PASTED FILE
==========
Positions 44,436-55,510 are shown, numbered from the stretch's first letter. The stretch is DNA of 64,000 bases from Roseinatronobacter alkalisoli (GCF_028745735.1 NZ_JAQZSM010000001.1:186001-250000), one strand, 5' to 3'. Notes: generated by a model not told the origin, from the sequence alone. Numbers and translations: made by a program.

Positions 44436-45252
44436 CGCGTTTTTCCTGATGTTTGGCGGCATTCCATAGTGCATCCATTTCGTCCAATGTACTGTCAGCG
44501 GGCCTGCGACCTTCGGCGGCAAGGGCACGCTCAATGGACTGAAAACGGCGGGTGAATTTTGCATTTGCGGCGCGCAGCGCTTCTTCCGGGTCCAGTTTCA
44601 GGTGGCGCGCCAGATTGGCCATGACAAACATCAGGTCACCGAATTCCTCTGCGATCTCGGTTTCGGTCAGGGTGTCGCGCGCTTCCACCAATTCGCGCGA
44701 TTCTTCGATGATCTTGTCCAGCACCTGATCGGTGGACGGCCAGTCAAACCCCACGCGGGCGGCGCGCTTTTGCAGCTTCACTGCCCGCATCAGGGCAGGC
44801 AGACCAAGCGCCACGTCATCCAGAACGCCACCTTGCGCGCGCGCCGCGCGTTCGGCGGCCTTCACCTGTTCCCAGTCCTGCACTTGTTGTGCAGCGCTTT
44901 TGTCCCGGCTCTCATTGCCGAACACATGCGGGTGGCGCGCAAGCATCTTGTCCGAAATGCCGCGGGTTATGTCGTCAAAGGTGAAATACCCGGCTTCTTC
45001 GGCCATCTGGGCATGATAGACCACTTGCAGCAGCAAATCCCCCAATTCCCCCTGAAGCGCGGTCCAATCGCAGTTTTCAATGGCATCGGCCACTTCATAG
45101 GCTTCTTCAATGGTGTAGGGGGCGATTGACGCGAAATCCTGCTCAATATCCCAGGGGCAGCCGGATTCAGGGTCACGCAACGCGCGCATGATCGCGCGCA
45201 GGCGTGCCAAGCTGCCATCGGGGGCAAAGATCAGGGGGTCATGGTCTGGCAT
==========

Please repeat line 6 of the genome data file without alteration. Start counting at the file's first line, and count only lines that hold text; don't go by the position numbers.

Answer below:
44701 TTCTTCGATGATCTTGTCCAGCACCTGATCGGTGGACGGCCAGTCAAACCCCACGCGGGCGGCGCGCTTTTGCAGCTTCACTGCCCGCATCAGGGCAGGC